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A classified war: Afghanistan and the Canberra malaise

By Bruce Haigh and Kellie Tranter - posted Monday, 19 September 2011

The "information" our Government regularly excretes at press conferences describes events and circumstances in Orwellian language so devoid of meaning and precision that its only purpose can be to give the Government the maximum amount of wriggle room.

Helicopters drop out of the sky, killing young Australians, and we have to wait, and wait, and we are still waiting, to be told whether it was due to pilot error or some technical malfunction or whether it was (ssshhhh...) shot down.

Prisoners are being tortured in Afghan jails, not for information but for money and sex. The out of control Afghan police are running hundreds of prisons beyond the scrutiny of the 'state' and concerned instrumentalities like the Red Cross, Red Crescent and local and overseas human rights organisations. Young boys have been detained by the low-life police for sex and people kidnapped and detained for ransom money.


Australian and US troops are engaged in missions to kill Taliban leaders, never mind about the niceties of the Geneva Convention. They have taken out the wrong people on the basis of incorrect information deliberately given to them by rival warlords, businessmen and others from within the many competing groups for money, influence and power within the complex. This is the social and political structure of Afghanistan, a structure that appears way beyond the comprehension and analytical abilities of Australian agencies, DFAT and Defence.

Recently the Taliban mounted a series of attacks inside Kabul, detonating explosive devices near the U.S. embassy and NATO headquarters. Fighting continued for at least 20 hours after the initial attacks. This followed an earlier attack this month on the British Council building in Kabul. These attacks appeared designed to show that Kabul was vulnerable, and it is.

Attackers in the most recent incident positioned themselves inside a multi-story building under construction next to the U.S. embassy, a building with a view over the embassy complex. Here they enjoyed commanding fields of fire and they used this advantage to devastating effect. Why wasn't this building under the security of U.S. forces? This basic oversight is illustrative of the incompetence of the U.S. command structure, a point illustrated by Sebastian Junger in his book War.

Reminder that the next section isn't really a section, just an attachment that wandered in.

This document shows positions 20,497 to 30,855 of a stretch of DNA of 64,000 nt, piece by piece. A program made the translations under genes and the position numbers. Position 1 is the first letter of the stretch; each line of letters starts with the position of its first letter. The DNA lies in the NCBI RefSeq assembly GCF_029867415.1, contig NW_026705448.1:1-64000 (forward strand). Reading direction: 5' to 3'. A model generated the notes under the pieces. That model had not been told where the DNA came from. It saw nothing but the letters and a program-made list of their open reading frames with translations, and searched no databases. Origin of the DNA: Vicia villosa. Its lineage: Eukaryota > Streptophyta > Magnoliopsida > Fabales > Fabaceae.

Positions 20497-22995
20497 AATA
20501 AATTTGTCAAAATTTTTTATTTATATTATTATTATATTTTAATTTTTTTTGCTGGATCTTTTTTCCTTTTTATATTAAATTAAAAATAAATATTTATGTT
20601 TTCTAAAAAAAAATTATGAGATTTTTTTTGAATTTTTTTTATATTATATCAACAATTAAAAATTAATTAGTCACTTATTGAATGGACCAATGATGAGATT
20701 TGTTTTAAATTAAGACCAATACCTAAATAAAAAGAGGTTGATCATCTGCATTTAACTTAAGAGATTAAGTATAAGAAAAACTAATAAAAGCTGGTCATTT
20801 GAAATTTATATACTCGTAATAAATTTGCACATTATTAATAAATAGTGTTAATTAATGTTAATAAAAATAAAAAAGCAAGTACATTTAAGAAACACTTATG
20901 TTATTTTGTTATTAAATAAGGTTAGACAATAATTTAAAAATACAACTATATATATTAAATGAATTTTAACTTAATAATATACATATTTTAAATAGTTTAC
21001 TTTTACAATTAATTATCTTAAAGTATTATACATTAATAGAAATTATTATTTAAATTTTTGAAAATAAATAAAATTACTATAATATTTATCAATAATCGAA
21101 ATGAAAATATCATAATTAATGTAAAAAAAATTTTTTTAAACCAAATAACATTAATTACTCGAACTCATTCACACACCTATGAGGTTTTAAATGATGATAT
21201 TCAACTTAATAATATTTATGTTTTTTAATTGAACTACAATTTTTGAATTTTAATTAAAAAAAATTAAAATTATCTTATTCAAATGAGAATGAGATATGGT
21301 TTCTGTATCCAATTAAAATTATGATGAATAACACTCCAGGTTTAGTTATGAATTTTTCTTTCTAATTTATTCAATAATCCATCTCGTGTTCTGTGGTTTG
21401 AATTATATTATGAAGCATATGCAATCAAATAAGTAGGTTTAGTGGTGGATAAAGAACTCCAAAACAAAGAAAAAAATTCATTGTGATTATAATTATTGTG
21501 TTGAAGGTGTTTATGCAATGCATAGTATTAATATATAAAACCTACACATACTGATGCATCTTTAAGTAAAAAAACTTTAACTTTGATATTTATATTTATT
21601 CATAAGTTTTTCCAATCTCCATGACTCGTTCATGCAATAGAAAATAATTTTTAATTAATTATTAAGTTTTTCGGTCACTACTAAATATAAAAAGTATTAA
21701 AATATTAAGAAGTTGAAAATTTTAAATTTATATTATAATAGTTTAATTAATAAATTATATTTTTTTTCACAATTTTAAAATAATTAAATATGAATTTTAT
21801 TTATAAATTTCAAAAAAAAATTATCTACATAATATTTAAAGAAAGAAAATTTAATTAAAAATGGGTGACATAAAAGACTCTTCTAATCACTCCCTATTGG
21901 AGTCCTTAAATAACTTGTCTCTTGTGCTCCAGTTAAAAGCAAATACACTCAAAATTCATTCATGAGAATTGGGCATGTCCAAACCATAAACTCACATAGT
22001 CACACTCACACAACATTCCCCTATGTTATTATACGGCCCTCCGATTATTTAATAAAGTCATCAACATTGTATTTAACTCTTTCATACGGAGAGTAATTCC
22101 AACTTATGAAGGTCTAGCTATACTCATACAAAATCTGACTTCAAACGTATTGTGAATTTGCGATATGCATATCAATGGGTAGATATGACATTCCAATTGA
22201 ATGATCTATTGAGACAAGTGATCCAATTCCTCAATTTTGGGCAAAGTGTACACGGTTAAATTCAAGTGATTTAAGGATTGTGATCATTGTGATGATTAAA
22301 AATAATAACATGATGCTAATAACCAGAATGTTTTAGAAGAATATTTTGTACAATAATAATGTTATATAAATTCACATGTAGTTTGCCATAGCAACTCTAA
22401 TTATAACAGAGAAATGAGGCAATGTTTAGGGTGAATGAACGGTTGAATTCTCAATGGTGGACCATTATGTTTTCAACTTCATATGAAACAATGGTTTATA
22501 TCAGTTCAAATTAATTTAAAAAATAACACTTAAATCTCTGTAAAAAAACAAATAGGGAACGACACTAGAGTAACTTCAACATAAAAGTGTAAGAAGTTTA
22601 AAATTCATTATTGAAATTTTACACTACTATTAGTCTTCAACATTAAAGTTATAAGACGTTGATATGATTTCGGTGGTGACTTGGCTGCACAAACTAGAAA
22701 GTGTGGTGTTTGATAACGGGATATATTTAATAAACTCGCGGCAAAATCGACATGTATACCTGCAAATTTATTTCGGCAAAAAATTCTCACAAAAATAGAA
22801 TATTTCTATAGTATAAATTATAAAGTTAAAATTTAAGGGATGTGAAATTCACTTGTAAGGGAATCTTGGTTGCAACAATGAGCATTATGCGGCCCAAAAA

The war in Afghanistan is a mess, militarily, politically and morally, and getting messier.

In 2009 Daniel Clune reported to Hillary Clinton from the U.S. Embassy in Canberra that:

...Most important to Rudd…was the domestic political context; he needed to demonstrate to the Australian people, a majority of whom now opposed military involvement in Afghanistan, the importance of maintaining their commitment, which meant leader-level engagement…(WikiLeaks cable 09CANBERRA156)


This is another example of one power elite working compliantly to assist another, pulling out a star attraction to engender popular support against a majority view, and probably with equally little concern for our real national security interests? It is an example of "the Canberra malaise", a virulent disease of disinformation and constructed denial afflicting Australian governance.

Press conferences are constructed to further reduce the opportunity for already lazy and compliant journalists to ask elected representatives important questions; for example, whether Afghanistan is still of importance to Al Qaeda?

In the 9/11 anniversary week, there are plenty of questions that need answers. What capability does Al Qaeda, which analysis now reveals to be fractured, have to inflict harm? Where is the evidence to substantiate the alleged ongoing relationship between the post-September 11 Taliban and post-September 11 Al Qaeda? Is there any evidence that if the Taliban returns to power Al Qaeda will be able to reconstitute its training camps in Afghanistan? What is our Government's official position about our foremost ally condoning torture?

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About the Authors

Bruce Haigh is a political commentator and retired diplomat who served in Pakistan and Afghanistan in 1972-73 and 1986-88, and in South Africa from 1976-1979

Kellie Tranter is a lawyer and human rights activist. You can follow her on Twitter @KellieTranter

Other articles by these Authors

All articles by Bruce Haigh
All articles by Kellie Tranter

Creative Commons LicenseThis work is licensed under a Creative Commons License.

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